Q & A - Do Not Block Ally

Ally McBeal--Fox's spunky, Harvard-educated lawyer with a penchant for fitted suits, and short skirts, and bare legs (sans stilettos)--has captured the heart of America and the ire of the dress-code persnickety. Played by 32-year-old Calista Flockhart, she makes up to 11 changes per episode, wearing everything from Armani suits and DKNY Lycra tops to Laundry skirts, Bebe T-shirts, and Parallel jackets. "Ally's not a label monger," says costume designer Loree Parral. "It's more like, 'Yeah, that's a good suit. I'll get that.' She cant afford the biggest closet, so she has fun being creative with how she mixes and matches." Her character is written by producer David E. Kelley (who also created The Practice, Picket Fences, and Chicago Hope). Here he gives us the lowdown on prime time's latest icon.
Why is America so riled about a lawyer in a short skirt?
The fact that Ally would dress a little differently shouldn't shock anyone's sensibilities. It's a comedy, and it's about a character who is very unconventional and atypical in almost every way. So when people say, "How about those skirts?" I say, "What about them?"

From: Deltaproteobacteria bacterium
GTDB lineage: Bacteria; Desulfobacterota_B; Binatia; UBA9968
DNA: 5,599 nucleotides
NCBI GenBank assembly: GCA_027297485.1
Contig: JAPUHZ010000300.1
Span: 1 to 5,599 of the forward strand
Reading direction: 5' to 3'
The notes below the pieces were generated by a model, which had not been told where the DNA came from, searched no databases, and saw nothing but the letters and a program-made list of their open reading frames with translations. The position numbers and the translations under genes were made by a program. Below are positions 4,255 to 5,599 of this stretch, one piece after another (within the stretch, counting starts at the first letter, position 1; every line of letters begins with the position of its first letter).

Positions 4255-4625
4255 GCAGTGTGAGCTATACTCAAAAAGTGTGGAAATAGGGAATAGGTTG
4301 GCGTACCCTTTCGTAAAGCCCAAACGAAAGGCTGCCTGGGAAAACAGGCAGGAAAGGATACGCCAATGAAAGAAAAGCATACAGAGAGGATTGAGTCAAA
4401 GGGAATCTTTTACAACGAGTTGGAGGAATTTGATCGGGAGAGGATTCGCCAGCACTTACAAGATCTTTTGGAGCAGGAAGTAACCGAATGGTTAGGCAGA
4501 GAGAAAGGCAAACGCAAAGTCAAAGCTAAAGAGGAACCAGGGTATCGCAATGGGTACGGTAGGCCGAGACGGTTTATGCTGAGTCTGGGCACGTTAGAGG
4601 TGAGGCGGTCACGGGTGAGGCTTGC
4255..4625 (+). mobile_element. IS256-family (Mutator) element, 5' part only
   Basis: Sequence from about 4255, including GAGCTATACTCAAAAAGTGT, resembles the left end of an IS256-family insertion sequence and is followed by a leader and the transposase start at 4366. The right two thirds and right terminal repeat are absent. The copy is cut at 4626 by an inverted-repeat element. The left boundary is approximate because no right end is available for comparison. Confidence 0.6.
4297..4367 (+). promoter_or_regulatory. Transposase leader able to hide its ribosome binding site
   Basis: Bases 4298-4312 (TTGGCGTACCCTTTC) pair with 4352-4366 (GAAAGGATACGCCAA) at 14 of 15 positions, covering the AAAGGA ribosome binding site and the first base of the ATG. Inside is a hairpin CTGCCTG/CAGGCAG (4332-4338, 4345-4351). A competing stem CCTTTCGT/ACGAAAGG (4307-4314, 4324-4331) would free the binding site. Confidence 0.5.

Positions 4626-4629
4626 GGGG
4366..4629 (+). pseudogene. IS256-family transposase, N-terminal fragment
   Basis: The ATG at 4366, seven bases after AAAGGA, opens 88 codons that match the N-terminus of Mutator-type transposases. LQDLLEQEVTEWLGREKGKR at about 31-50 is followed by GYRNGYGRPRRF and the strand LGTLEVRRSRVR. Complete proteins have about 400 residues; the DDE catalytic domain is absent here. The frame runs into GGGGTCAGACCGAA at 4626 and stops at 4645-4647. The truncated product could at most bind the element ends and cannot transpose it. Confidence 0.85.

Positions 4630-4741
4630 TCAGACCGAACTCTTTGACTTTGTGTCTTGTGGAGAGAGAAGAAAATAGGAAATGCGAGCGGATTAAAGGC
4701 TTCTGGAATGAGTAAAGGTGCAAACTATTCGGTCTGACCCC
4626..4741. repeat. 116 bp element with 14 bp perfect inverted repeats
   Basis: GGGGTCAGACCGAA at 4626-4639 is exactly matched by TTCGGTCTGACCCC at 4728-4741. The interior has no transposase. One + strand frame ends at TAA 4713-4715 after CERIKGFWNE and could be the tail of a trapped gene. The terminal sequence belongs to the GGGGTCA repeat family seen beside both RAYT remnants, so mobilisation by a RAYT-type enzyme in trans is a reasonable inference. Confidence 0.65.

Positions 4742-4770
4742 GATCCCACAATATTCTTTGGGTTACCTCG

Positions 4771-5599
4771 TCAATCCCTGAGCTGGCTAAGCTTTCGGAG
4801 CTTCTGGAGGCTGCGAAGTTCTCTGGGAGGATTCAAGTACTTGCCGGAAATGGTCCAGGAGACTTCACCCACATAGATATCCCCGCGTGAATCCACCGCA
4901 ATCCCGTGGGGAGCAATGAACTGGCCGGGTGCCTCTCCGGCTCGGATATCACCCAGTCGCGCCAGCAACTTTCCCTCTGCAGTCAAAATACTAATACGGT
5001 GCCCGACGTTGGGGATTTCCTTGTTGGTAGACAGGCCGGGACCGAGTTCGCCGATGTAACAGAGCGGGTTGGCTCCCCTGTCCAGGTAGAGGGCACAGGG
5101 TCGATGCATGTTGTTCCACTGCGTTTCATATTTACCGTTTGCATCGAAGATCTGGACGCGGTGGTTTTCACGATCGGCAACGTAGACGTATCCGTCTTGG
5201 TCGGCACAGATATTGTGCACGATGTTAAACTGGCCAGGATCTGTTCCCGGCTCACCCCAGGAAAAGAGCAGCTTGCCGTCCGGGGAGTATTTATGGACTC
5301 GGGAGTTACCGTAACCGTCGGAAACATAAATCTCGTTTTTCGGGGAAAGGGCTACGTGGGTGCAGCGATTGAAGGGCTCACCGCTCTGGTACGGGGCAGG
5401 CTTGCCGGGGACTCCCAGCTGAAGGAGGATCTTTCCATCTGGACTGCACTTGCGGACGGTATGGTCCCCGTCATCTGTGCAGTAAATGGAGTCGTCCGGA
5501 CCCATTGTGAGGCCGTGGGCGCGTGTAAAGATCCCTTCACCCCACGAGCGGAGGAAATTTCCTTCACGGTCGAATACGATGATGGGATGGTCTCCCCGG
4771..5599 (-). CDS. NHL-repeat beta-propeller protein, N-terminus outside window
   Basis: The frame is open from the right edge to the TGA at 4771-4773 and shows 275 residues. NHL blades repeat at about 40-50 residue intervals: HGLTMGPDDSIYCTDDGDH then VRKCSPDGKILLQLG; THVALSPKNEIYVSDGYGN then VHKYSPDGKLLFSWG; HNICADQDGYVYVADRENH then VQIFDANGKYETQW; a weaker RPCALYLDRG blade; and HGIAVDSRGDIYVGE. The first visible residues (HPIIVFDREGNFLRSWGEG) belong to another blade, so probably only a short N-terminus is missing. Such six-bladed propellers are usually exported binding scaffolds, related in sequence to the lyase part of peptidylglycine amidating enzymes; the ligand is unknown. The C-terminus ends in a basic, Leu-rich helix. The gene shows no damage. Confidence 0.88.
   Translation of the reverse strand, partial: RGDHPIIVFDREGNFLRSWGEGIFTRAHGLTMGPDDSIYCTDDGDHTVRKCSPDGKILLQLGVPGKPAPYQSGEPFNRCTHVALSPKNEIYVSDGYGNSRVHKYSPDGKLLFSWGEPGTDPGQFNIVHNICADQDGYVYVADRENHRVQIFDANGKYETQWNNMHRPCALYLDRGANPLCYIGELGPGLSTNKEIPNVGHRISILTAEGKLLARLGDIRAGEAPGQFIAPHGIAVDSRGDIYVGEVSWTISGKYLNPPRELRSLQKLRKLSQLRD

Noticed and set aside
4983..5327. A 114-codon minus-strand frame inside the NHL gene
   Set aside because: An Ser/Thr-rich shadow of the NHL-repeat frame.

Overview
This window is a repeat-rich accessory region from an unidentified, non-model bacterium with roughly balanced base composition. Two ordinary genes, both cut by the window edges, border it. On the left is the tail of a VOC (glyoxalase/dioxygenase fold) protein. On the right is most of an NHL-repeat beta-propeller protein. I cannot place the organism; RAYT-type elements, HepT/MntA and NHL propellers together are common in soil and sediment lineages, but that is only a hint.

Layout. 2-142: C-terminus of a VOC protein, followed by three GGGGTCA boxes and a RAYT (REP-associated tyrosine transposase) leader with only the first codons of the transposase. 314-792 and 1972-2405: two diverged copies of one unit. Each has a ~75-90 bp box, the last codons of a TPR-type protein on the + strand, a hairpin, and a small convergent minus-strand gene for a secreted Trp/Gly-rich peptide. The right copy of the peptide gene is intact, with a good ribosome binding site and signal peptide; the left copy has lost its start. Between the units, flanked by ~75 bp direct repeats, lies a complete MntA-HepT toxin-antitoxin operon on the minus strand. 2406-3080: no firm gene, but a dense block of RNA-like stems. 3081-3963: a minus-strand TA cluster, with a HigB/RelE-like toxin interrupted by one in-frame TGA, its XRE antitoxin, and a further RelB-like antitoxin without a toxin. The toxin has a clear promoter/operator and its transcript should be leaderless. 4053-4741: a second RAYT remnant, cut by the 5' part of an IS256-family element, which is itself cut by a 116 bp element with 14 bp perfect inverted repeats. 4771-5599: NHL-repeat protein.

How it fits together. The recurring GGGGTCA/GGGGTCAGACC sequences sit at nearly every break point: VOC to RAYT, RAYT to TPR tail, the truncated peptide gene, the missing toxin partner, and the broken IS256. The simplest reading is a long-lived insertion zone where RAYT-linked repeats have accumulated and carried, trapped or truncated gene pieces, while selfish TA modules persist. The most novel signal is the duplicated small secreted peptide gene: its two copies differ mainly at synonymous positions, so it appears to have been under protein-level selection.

Did you have a physical image of Ally when you created her?
As written, she was a good-looking, attractive woman whose emotional and personal life was very unfulfilled. But we wanted that lack of fulfillment to lie in her emotional and psychological liabilities. I didn't want to suggest, in any way that it was because psychically she wasn't attractive.
How does Ally deal with walking the fine line between smart and sexy?
We've given her enough insecurity that she would take the extra five minutes in front of the mirror, that she'd make sure she looked right. She's secure as a lawyer, and insecure as a woman. She exudes strength and weakness, sophistication and triviality all at the same time. She's a character who walks down the street and thinks she wants to shun society because she feels disenfranchised but at the same time thinks, But then I wont get to wear my outfit. She admits that, which is refreshing; a lot of people don't like to admit to their vanities.
Do you have any explanation for the Ally-mania?
I'm happy that women out there Identify with her, but if Ally is anything, she's her own person. Viewers may identify with her one minute, but be shocked by her the next. So when someone says, "That's me, I'm Ally," I say, "Well, be careful."

-Kristina Zimbalist